“Indonesia's right to develop cannot be marginalized,” adds Lemons. “This methodology allows for projects like Rimba Raya to offer the Indonesian government an economically viable alternative to the development of peat lands for conversion to palm oil.”
So, how much money are we really talking about here? In an interview in Bloomberg, Gazprom’s director of global carbon trading Dan Barry estimated that by avoiding the release of the tremendous reservoirs of carbon held in these peat swamp forests through land conversion, the project may create up to 75 million carbon credits (each representing 1 metric ton of carbon dioxide emissions avoided) over the next 30 years.
Assuming today’s price for UN-backed carbon credits, Barry figures these credits would potentially be worth up to US$932 million, though he also felt it was likely the credits would sell for less than those offsets eligible for UN schemes.
The Ripple Effect
Although the methodology’s focus on peatlands somewhat limits its applicability and scalability, VCS’s Antonioli believes the approval of the REDD opens doors and imaginations to further possibilities and next steps.
“At the end of the day, what the methodology does is give people – and certainly the private sector – more confidence that they can actually develop projects and reduce deforestation on peat land,” he said. “It also gives governments more confidence that the global private sector can play a role in addressing these concerns.”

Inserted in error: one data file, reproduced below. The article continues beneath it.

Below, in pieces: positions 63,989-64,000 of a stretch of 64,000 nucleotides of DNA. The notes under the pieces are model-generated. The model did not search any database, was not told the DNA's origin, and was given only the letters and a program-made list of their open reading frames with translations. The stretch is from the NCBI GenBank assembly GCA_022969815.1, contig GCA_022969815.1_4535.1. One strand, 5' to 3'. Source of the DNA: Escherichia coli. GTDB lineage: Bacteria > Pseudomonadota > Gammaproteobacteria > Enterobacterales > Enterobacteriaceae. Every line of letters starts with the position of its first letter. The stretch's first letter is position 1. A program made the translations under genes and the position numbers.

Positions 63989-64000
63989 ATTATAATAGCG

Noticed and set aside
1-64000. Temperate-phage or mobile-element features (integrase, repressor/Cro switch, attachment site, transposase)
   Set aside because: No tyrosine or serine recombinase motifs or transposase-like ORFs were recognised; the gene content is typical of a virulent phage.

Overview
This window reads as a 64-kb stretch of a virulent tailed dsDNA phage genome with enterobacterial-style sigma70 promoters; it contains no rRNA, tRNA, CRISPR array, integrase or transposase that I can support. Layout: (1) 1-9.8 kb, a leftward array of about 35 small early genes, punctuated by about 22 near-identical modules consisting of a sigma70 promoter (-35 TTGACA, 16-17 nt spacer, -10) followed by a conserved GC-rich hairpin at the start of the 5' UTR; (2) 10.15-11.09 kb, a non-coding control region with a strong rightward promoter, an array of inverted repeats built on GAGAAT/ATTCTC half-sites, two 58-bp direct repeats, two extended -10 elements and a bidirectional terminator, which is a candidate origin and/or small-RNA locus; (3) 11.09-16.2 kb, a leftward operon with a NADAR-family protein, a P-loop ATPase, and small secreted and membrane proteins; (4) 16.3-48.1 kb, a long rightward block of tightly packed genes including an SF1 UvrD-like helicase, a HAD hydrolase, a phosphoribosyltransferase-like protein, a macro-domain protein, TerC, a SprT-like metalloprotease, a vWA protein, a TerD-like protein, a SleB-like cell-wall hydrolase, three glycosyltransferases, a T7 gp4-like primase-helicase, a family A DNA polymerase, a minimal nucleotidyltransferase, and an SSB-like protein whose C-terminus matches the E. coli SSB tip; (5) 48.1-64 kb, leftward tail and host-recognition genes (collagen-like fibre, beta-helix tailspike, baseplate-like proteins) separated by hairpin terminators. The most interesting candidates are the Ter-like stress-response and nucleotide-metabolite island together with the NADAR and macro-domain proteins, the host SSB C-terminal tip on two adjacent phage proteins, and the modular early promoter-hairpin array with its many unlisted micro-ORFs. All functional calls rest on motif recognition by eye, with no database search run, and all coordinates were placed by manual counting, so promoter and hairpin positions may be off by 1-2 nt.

Looking forward to next round of global climate talks starting late November in Mexico, the VCS, InfiniteEARTH and its methodology partners hope that international observers will look to these developments as a template for how private investors – and nations like Indonesia – might be enticed into supporting REDD projects.
The validation of a REDD methodology under a recognized global standard targets what has been a hindrance to the global development of REDD projects: exclusion from Kyoto and – until now – most third-party standards.
Though originally barred from the carbon crediting schemes of the Kyoto Protocol, the prominence of REDD has continued to rise and hopes are high that real progress on a mechanism for funding and implementing REDD may now be within grasp.
With an eye towards a future where individual projects could “nest” within national REDD programs, Antonioli says a big takeaway from the methodology’s development will be a clearer vision of REDD project development and the incentives for private sector buy-in. This will “help people start thinking through… how you weld private sector projects that could be developed with a methodology like this with national level accounting frameworks.”
Antonioli continues, “this will certainly help that part of the debate and we’re happy to be a part of that.”
John Vidaurrazaga is an intern with Ecosystem Marketplace. He can be reached at email@example.com.
Molly Peters-Stanley is the Voluntary Carbon Associate in Ecosystem Marketplace's Carbon Program. She can be reached at firstname.lastname@example.org